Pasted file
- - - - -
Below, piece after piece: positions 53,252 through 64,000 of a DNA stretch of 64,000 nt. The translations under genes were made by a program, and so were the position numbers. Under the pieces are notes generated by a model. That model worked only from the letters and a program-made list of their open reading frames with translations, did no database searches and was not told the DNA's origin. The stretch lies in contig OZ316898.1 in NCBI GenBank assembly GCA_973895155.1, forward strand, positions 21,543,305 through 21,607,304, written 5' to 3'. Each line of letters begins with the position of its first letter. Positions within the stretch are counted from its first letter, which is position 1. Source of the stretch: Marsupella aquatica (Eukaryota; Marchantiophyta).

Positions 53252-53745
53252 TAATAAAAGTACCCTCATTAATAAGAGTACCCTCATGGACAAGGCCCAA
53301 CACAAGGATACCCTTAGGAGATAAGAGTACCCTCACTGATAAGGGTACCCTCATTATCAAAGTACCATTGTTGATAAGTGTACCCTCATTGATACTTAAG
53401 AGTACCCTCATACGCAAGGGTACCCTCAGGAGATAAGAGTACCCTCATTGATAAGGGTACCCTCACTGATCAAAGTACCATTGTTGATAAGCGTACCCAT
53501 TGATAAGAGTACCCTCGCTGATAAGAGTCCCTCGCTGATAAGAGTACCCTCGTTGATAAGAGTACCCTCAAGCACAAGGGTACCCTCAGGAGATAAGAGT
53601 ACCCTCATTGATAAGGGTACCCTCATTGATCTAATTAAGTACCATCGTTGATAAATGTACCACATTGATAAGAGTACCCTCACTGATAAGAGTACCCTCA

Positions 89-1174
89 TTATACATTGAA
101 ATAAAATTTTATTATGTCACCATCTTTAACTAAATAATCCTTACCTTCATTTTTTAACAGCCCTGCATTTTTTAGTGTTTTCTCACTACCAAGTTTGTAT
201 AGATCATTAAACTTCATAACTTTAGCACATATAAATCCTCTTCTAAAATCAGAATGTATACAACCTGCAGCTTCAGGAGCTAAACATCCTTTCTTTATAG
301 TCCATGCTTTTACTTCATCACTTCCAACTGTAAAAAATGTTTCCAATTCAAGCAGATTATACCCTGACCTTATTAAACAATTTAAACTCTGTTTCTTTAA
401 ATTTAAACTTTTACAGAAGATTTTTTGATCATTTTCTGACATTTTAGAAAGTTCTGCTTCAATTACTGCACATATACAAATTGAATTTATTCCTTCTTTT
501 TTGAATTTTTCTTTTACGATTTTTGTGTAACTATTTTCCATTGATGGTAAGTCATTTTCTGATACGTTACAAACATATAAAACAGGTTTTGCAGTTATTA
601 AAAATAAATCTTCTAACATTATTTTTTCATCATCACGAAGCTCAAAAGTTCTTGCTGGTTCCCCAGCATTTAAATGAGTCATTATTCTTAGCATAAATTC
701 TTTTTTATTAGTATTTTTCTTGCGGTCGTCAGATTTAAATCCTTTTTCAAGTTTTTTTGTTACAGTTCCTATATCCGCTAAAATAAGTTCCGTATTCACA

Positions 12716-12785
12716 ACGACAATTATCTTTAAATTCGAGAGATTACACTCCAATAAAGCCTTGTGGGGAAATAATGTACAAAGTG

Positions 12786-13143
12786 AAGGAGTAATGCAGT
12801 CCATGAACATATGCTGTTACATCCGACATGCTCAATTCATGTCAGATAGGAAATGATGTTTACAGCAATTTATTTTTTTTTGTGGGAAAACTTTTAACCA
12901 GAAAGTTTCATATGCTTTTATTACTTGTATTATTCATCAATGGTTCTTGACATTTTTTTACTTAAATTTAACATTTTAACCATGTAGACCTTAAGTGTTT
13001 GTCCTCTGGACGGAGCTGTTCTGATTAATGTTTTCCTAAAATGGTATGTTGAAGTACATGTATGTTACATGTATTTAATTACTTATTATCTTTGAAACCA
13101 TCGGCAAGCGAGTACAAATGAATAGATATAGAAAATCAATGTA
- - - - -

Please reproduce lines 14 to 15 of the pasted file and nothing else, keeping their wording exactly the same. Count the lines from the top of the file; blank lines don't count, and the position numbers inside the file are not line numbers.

501 TTGAATTTTTCTTTTACGATTTTTGTGTAACTATTTTCCATTGATGGTAAGTCATTTTCTGATACGTTACAAACATATAAAACAGGTTTTGCAGTTATTA
601 AAAATAAATCTTCTAACATTATTTTTTCATCATCACGAAGCTCAAAAGTTCTTGCTGGTTCCCCAGCATTTAAATGAGTCATTATTCTTAGCATAAATTC